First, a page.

cassandra chambers portrait

Cassandra Chambers, PhD

Assistant Professor
Academic AreaManagement & Organization

Cassandra Chambers, PhD is an assistant professor at the Johns Hopkins Carey School of Business. Her research explores how organizations use algorithmically maintained reward systems to motivate extra-role behaviors. These behaviors cannot be mandated in job requirements or performance objectives, but are nevertheless a fundamental feature of organizational behavior, that if effectively mobilized, translate into enhanced levels of creativity, coordination, and performance. Motivating these contributions has always been a challenge for organizations, but this challenge is now compounded by increasing rates of remote work and the broad movement of social interactions into online settings. New organizational structures and reward systems that algorithmically track, publicize, and reward contributions may be a promising way to fill this void. However, we know relatively little about their effectiveness and in particular whether they produce negative externalities that may artificially constrain rather than strictly support contributions. Using a mix of archival and laboratory studies that rely on big data as well as targeted interventions, her primary body of work aims to advance research on this new world of algorithmic motivation by exploring the unintended consequences that may arise from algorithmically maintained reward systems.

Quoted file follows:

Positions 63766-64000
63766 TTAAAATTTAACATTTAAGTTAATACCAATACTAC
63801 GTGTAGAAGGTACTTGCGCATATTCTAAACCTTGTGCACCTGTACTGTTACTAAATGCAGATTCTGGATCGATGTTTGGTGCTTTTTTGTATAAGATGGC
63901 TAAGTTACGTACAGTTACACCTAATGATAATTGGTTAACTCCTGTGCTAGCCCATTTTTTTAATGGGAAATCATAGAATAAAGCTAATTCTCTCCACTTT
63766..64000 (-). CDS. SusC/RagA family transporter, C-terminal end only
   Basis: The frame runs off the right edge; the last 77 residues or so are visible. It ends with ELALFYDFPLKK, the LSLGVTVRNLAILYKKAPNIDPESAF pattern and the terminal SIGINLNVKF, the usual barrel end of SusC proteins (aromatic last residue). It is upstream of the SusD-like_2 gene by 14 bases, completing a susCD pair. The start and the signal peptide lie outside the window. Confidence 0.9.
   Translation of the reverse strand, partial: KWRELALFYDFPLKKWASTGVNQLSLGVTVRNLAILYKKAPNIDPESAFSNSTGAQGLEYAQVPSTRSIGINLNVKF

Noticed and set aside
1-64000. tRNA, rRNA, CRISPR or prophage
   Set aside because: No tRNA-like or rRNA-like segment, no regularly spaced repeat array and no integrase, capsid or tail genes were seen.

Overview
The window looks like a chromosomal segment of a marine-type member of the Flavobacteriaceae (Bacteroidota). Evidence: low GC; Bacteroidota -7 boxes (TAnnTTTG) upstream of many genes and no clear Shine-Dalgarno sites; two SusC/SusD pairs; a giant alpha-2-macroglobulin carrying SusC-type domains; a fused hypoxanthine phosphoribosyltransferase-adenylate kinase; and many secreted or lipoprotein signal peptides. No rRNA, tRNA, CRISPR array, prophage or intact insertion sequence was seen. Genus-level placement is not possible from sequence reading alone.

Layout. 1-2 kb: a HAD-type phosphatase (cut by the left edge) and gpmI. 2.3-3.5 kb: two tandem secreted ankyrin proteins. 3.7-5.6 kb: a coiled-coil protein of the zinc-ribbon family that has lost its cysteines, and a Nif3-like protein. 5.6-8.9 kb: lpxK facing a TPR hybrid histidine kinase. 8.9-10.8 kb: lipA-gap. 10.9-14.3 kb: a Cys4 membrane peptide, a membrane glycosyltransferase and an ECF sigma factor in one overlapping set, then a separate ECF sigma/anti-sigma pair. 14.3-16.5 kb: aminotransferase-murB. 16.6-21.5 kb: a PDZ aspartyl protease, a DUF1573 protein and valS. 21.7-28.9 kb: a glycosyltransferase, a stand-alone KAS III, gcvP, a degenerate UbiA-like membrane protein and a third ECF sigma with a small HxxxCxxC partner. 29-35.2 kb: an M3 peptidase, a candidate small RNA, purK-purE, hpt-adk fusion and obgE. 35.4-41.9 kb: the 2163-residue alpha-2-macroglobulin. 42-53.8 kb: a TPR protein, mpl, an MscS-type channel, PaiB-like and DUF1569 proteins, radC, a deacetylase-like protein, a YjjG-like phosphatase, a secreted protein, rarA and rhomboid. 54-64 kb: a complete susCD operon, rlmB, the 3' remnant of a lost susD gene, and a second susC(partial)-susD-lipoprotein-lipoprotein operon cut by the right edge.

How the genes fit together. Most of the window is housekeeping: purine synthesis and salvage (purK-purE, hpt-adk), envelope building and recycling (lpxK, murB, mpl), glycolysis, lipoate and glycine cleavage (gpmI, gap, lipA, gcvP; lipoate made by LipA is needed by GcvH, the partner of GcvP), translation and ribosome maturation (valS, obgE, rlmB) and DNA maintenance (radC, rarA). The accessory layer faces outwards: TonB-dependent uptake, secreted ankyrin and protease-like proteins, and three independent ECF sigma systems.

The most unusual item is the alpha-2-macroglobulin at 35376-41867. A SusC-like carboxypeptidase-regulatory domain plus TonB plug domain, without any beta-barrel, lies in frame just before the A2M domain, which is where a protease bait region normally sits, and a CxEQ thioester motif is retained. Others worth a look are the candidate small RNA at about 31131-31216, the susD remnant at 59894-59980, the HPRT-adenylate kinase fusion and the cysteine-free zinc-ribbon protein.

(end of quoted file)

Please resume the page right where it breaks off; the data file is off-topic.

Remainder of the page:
• PhD, Business Administration (Management & Organizations), University of Michigan¬†
  • MBA, University of Florida
  • BA, Political Science, University of California Los Angeles


Selected publications

Working papers

  • Chambers, C.R. Nonmonetary Reward Systems, Counterproductive Behavior & Responses to Sanctions in Open Collaboration Environments (2nd round Revise & Resubmit)
  • Chambers, C.R., Alves M., and Aceves, P. When Credit is Due but not Given: The Effect of Insufficient Recognition on the Amount & Scope of Knowledge Contributions (Revise & Resubmit)
  • Aceves, P., Chambers, C.R., and Alves, M. Middle-Status Myopia (Revise & Resubmit)



  • Negotiation

Honors and distinctions

  • Editorial Board Member Administrative Science Quarterly
  • Editorial Board Member Organization Science

In the media